Stephen J. Lacy
You’ve probably heard a horror story about the massive and catastrophic loss of personal cryptocurrencies.
A recent story that has received international attention, centered on the premature death of Matthew Mellon, the heir to the bank and the former chairman of the Finance Commission of the Republican State Commission in New York. In the early days of cryptocurrency, Melon purchased $ 2 million worth of XRP, a cryptocurrency founded by the United States. Melon died suddenly in 2018 after a long struggle between bipolar disorder and substance abuse. At the time of his death, the cryptocurrency he purchased was valued at $ 500 million. Melon distributed the private keys to access this cryptocurrency to several bank vaults, but unfortunately none of them were documented. This property is currently inaccessible.
This story serves as an extreme example, but as cryptocurrencies grow exponentially, such scenarios are becoming more and more common. According to a new study, 46 million Americans own Bitcoin, the most popular cryptocurrency. And frankly, people are getting rich from these investments. Last year alone, the value of Bitcoin increased astronomically by 440%. As a result, developing a real estate plan that includes crypto assets is absolutely essential.
What are the key factors in creating a real estate plan for your crypto assets?
The most obvious and important part of establishing a crypto asset for real estate planning is the location of the crypto asset and the documentation of the password or “private key”. Cryptocurrency assets are typically stored in one of four ways: (1) Online exchange (custodian wallet), (2) Hardware wallet, (3) Mobile wallet, (4) Local software wallet.
Access to crypto assets is controlled by the private key, regardless of storage choice. The big advantage of private keys is that they are almost impossible to hack. The downside is that if you lose, misplace, or forget your personal private key, you will not have complete access to your crypto assets. Even cryptocurrency exchanges cannot recover your keys.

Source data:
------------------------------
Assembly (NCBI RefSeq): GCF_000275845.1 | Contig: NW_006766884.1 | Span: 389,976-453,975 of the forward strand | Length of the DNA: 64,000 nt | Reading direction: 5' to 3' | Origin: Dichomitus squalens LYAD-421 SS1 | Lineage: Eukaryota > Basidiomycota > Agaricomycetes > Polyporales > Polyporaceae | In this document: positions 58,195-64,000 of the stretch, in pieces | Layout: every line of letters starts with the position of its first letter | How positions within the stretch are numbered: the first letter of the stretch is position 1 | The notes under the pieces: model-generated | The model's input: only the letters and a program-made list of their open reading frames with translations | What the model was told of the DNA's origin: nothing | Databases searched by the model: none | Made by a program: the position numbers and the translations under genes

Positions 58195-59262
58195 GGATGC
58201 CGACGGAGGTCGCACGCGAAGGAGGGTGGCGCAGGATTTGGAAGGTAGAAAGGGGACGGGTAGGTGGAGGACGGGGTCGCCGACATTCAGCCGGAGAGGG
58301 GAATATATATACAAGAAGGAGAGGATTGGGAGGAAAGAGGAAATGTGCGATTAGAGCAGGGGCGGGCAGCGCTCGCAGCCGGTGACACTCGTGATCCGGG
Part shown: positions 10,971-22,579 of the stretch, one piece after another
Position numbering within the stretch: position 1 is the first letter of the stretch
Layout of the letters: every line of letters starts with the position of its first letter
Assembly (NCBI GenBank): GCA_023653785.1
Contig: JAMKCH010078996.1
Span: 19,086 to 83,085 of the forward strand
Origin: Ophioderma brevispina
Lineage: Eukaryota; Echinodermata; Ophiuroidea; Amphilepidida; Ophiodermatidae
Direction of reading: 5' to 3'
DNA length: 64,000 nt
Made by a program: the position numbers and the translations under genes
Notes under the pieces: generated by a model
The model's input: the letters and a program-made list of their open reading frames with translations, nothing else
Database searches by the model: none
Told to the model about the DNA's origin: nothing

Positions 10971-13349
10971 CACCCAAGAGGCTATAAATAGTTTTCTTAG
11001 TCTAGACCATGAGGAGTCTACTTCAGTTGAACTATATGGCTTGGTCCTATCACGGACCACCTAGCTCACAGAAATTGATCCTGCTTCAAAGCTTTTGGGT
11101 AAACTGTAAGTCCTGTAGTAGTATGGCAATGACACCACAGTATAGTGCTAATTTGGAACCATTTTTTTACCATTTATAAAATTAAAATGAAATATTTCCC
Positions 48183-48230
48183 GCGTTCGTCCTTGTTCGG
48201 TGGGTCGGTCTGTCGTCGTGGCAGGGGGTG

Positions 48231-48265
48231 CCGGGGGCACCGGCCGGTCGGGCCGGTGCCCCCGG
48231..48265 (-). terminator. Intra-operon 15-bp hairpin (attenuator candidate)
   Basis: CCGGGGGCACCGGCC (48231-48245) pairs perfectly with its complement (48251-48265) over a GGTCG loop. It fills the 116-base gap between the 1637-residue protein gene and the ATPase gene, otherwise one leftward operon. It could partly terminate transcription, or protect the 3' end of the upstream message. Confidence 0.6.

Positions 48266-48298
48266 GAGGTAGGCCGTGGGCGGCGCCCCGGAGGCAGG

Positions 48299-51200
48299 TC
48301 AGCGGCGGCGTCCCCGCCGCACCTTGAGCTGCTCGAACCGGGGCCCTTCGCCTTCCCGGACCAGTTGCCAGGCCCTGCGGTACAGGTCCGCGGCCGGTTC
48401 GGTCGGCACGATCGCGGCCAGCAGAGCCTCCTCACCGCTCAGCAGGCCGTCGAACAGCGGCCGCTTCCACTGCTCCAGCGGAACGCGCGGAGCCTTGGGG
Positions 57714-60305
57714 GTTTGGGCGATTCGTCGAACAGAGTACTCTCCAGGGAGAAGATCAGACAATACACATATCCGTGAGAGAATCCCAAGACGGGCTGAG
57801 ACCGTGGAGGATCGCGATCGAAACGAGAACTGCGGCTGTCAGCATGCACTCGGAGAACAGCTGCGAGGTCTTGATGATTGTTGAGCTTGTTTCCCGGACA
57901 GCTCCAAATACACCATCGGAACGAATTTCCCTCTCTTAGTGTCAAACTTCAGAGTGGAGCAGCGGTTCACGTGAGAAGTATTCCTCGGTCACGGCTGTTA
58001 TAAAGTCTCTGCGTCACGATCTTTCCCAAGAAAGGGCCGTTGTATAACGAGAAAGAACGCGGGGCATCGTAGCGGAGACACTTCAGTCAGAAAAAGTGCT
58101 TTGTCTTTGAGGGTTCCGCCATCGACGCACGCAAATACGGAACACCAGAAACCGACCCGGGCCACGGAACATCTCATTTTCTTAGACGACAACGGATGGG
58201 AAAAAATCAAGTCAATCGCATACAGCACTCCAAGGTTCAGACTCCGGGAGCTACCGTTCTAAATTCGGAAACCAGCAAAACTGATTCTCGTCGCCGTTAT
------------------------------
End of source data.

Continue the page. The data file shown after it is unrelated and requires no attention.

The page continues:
Second, it’s important to contact the real estate planner to understand where crypto assets are held and how they are accessed. Trustees (ie, executors or trustees) must be granted specific privileges to access digital assets and online accounts in accordance with Florida’s Digital Assets Trustee Access Act (“FFADAA”). there is. The real estate planning document outlines to whom the assets will be delivered, and in some cases it is necessary to select a special trustee who is familiar with this type of asset to manage these assets. Due to the nature of notifying trustees of private key information, very careful consideration is required when choosing a trusted trustee. This is also very important when choosing a power of attorney in case of disability.
Finally, the IRS considers cryptocurrencies to be assets. Therefore, careful consideration should be given when tracking the rationale for an asset, such as capital gains taxes being paid at the time of sale. Under current law, if a beneficiary receives these assets as part of an inheritance, the cryptocurrency may basically receive a “step up” and eliminate the rise in lifetime capital gains.
The world is changing rapidly. Cryptocurrencies are another example of this. Like other assets, cryptocurrencies need protection. Without careful planning and regular updates with your real estate planning attorney, immeasurable wealth can be lost.
Stephen J. Lacey, JD, LL.M-Tax and Managing Members belong to the Law Office of Lacey Lyons Rezanka.
Three Key Elements of Cryptography in Real Estate Planning
Source link Three Key Elements of Cryptography in Real Estate Planning